This is the reference documentation for the metric and health APIs in Vespa. Use the example overview of two nodes running Vespa for where the APIs are set up and how they interact:
/metrics/v1/valuesis the node metrics api, and aggregates metrics for processes running on the node. Each Vespa node has a metrics-proxy process running for this API, default port 19092.
/state/v1/metricsis the process metrics api, and exposes all metrics from an individual service - here each node runs a container and a content node.
/metrics/v2/valuesis an aggregation of
/metrics/v1/values, for all nodes. Served on the metrics-proxy port.
/prometheus/v1/valuesis the same as
/metrics/v2/values, in prometheus format. Served on the metrics-proxy port.
/metrics/v2/valuesare also replicated on the container port, default 8080.
The API is found on all nodes running a Container node at http://host:port/metrics/v2/values
Port is the same as the container's query/feed endpoint, default 8080.
The Vespa container exposes a selected set of metrics for every service on all nodes for the application. The metrics API can, for example, be used to pull Vespa metrics to Cloudwatch using an AWS lambda function.
The response is a
nodes list (see example output below),
where each element represents a node in the application and contains:
rolein the Vespa application.
nodeelement containing the node's system metrics, e.g. cpu usage.
serviceslist containing metrics for the node's services. The format of this list is described below.
$ curl http://localhost:8080/metrics/v2/values
Vespa provides a node metrics API on each node at http://host:port/prometheus/v1/values
Port is the same as the container's query/feed endpoint, default 8080.
The prometheus API on each node exposes metrics in a text based
format that can be
scraped by Prometheus.
The metrics is the same as in
See monitoring for a Prometheus / Grafana example.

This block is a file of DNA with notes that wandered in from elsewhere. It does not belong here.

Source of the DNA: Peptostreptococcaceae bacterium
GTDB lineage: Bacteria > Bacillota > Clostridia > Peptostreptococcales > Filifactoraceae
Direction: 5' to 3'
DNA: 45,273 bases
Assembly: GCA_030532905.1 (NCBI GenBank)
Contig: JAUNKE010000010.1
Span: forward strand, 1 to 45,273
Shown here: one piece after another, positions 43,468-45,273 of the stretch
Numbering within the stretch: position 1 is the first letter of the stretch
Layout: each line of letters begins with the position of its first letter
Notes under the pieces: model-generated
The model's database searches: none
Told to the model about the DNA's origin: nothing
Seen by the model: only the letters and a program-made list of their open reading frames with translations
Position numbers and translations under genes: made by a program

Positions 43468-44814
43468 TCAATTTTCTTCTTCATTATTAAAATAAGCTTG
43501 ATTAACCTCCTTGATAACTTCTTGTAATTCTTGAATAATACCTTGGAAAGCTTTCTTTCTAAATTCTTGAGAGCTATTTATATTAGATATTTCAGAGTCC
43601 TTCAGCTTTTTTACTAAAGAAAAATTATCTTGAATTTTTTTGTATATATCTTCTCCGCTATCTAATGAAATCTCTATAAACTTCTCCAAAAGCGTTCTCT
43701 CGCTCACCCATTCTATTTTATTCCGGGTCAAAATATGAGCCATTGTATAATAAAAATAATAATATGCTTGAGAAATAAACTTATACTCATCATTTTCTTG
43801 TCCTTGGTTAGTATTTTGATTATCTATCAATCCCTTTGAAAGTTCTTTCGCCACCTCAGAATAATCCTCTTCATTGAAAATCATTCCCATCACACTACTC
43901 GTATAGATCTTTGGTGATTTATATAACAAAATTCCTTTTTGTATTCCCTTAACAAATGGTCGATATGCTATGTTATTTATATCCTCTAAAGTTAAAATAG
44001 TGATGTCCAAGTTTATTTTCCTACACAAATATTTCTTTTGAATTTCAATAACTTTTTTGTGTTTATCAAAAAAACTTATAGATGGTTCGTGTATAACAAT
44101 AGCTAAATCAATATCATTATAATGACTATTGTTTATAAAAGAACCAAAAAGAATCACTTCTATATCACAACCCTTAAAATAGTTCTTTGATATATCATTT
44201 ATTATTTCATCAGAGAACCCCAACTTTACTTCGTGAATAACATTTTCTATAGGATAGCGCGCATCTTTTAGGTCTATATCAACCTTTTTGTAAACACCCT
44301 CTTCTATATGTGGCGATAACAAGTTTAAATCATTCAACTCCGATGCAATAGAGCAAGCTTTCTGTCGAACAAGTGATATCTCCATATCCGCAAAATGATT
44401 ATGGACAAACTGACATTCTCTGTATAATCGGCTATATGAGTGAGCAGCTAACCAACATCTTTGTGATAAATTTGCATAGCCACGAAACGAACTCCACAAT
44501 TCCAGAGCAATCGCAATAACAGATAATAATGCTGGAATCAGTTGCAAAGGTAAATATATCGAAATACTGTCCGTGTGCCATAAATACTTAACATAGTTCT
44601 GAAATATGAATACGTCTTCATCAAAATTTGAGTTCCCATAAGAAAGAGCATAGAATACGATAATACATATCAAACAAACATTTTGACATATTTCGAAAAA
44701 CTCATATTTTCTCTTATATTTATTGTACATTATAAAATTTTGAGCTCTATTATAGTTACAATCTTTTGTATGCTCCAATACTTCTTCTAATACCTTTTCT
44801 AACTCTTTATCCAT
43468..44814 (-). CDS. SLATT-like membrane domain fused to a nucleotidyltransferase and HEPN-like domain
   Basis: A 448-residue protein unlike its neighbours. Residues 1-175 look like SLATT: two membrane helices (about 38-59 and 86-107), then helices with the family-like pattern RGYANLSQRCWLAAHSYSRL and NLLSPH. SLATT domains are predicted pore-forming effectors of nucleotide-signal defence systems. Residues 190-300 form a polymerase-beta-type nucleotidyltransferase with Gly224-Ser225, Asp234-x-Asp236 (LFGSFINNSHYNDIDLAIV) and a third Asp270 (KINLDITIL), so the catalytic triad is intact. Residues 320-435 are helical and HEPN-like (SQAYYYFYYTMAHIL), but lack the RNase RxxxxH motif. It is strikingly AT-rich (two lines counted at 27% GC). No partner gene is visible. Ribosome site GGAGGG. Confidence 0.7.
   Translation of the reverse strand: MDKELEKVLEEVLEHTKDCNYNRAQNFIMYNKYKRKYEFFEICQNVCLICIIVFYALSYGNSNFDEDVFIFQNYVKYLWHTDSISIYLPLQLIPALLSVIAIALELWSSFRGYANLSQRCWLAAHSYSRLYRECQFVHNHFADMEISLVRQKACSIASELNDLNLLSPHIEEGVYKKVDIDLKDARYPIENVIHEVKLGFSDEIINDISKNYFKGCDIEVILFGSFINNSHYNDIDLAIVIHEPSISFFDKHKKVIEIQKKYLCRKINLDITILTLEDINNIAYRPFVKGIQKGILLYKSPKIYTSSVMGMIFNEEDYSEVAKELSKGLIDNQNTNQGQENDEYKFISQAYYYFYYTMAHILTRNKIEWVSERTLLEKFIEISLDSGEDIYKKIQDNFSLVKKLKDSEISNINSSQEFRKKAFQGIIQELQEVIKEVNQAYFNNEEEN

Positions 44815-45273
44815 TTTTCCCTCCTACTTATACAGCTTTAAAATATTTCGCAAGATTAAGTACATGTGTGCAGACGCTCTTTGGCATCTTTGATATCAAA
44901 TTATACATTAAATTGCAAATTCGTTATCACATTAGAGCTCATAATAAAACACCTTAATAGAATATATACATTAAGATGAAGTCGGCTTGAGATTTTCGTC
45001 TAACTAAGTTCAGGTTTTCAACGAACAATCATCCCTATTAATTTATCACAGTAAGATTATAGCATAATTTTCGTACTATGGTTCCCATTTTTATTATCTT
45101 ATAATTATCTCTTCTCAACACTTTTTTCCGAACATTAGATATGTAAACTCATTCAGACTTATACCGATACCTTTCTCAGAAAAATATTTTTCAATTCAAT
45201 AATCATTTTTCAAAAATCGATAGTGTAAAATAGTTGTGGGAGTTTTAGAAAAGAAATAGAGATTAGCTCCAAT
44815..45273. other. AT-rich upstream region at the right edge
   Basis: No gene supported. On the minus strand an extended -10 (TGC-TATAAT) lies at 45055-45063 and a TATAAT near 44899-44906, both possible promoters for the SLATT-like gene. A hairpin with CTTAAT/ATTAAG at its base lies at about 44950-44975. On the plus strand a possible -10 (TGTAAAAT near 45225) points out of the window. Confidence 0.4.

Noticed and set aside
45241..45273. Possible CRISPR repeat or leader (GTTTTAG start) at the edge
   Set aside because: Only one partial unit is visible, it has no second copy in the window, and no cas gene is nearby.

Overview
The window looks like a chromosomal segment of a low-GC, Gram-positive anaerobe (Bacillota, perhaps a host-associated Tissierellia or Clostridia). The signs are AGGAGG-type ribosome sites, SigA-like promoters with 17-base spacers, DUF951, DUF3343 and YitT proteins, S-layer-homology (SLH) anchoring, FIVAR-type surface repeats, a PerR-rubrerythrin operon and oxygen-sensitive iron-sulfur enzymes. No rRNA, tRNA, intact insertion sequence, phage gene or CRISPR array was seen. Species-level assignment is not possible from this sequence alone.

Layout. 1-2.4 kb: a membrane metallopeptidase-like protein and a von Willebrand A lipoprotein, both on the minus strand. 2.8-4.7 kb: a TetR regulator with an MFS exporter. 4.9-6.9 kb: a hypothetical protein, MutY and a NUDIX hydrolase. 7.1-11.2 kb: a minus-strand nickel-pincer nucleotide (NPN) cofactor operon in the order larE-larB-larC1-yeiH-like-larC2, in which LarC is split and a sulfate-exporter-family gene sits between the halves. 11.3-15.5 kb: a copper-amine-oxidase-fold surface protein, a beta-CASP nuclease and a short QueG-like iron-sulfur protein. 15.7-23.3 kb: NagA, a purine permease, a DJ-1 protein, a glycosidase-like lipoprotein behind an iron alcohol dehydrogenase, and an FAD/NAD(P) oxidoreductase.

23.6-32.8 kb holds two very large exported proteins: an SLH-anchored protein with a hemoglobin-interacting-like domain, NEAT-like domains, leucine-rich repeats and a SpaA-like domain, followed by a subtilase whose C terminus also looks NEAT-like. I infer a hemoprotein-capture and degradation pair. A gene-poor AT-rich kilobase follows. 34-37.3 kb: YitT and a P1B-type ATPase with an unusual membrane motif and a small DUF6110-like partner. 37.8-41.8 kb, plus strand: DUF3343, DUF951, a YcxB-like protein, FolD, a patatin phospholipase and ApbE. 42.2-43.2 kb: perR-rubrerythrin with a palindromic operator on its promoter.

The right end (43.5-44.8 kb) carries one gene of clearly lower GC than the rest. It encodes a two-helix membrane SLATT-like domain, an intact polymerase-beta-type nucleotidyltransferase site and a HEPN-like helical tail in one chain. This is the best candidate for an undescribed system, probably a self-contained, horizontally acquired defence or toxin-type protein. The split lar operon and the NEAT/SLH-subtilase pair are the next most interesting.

Vespa provides a node metrics API on each node at http://host:19092/metrics/v1/values
This API can be used for monitoring, using products like
The response contains a selected set of metrics from each service running on the node.
The output is a list of
service elements, with name, status and metrics for that service - example:
The status for each service is either
down or (in rare cases)
unknown status is for example used if the service seems to be alive,
but does not report any metrics.
Per-process metrics are found at http://host:port/state/v1/metrics
Metrics are reported in snapshots, where the snapshot specifies the time window the metrics are gathered from. Typically, the service will aggregate metrics as they are reported, and after each snapshot period, a snapshot is taken of the current values, and they are reset. Using this approach, min and max values are tracked, and enables values like 95% percentile for each complete snapshot period.
The from and to times are specified in seconds since 1970. Milliseconds or microseconds can be added as decimals.
Vespa supports custom metrics.
A flat list of metrics is returned.
Each metric value reported by a component should be a separate metric.
For related metrics, prefix metric names with common parts and dot separate the names -
Each metric have one or more values set:
|count||Number of times metric has been set. For instance in a count metric counting number of operations done, it will annotate the number of operations added for that snapshot period. For a value metric, for instance setting latency of operations, the count will set how many times latencies have been added to the metric.|
|average||The average of all the values gotten during a snapshot period, typically sum divided by count.|
|min||The smallest value seen in this snapshot period.|
|max||The largest value seen in this snapshot period.|
|sum||The total value seen in this snapshot period.|
The gauges and counters declared are inherently thread-safe. Example: